- Unlock your knees, keeping them slightly bent.

- Make sure your back is straight.

- Pull the bar towards your lower chest, leading with your elbows and pointing them towards the sky.

- Slowly lower the bar back to the start position.

- Repeat.

- Do 5 sets of 5 reps.


Seated Cable Row

Emily Higgins, CTP, CNC, a trainer and owner of Girl Let’s Glow, recommends this row variation, which you can do seated or while standing. “This exercise will work your traps, rhomboids, lats, and biceps,” she tells Bustle. One tip? “Try to do most of the work by pulling your shoulder blades together,” she says.

- Stand or sit in front of a cable machine.

- Choose your resistance with the stack weights or plates.

- Maintain a neutral spine.

- Position your hands evenly on both sides of the grip.

- Pull it into your chest by contracting your back muscles.

- Slowly release and repeat.

- Do one set of 12 to 15 reps.


Single-Arm Dumbbell Row

Higgins recommends this row to work your traps, rhomboids, lats, and biceps, noting that it pays a bit more attention to your delts, erector spinae, pectorals, and triceps. “Due to the free weights, you also create more endurance in some of the smaller stabilizer muscles,” she says.

- Grab one dumbbell.

- Place one hand on a flat bench just below your shoulder to support your torso.

- Hold your dumbbell in the other hand and let it hang freely below your shoulder.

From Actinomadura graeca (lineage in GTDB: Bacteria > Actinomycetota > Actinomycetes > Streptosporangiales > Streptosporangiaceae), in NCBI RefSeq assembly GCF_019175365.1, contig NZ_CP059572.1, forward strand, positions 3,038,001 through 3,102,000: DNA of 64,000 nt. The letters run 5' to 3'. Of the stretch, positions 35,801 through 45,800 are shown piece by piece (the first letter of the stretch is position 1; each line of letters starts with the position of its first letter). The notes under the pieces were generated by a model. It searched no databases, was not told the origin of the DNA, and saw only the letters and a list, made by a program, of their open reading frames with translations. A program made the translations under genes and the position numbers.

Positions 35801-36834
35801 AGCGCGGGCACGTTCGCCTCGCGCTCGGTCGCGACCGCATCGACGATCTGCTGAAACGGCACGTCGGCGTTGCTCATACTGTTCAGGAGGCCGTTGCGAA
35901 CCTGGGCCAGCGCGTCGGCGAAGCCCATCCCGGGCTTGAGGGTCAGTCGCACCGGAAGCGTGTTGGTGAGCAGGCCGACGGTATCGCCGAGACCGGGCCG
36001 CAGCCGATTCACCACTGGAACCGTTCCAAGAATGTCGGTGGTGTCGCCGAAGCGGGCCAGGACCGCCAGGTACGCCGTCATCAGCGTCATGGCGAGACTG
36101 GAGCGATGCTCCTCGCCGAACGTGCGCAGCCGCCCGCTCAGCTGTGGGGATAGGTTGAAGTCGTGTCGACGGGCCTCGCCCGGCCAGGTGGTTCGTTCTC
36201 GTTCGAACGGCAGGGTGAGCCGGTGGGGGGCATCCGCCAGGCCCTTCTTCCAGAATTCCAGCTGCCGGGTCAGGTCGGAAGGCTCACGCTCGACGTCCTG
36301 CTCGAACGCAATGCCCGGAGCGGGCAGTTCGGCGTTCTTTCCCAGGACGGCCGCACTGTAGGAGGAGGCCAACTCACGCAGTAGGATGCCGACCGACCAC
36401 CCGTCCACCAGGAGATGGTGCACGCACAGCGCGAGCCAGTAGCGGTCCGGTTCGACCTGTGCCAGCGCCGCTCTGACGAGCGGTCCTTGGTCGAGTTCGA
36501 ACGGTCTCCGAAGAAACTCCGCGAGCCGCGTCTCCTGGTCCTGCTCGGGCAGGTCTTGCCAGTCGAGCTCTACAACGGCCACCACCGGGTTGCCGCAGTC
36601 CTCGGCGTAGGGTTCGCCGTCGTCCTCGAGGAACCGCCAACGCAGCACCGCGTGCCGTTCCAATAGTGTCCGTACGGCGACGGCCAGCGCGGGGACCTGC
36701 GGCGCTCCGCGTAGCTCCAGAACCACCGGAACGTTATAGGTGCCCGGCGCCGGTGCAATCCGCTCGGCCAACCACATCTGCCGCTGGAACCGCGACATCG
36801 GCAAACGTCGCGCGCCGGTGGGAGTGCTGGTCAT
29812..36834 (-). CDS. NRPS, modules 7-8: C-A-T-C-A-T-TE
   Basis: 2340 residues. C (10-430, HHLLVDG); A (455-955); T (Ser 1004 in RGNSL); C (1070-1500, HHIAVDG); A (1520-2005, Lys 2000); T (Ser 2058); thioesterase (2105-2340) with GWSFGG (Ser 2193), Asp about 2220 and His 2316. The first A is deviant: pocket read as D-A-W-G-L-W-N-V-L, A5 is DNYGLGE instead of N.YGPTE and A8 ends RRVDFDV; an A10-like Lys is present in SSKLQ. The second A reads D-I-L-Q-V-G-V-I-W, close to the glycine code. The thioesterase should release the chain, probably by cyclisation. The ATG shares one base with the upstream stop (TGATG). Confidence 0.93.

- Contract your back muscles to lift the weight up to the bench level.

- Slowly lower it back down to repeat.

- Do 4 sets of 8 to 10 reps per side.


Renegade Row

The renegade row is a complex move that requires both strength and coordination since you have to hold yourself up — but that’s what makes it an excellent exercise. According to Joseph, you’ll work your shoulders, lats, traps, abs, glutes, and other small secondary muscles with each row.

- Set yourself in a high plank position with your hands shoulder-width apart and your feet slightly wider than hip-width.

- Grip a light to moderate dumbbell with one hand.

- Maintain your plank as you pull the dumbbell up towards the side of your core, making a 90-degree shape with your arm.

- Contract and squeeze your lats as you pull the weight upward.

- Bring the dumbbell back to the ground.

- Do 1 to 3 sets of 10 to 12 reps on each side.


Standing Resistance Band Row

Grab a band for this one. “This is a good option for beginners or those with limited equipment,” Higgins says. It primarily works your upper and mid traps and deltoids.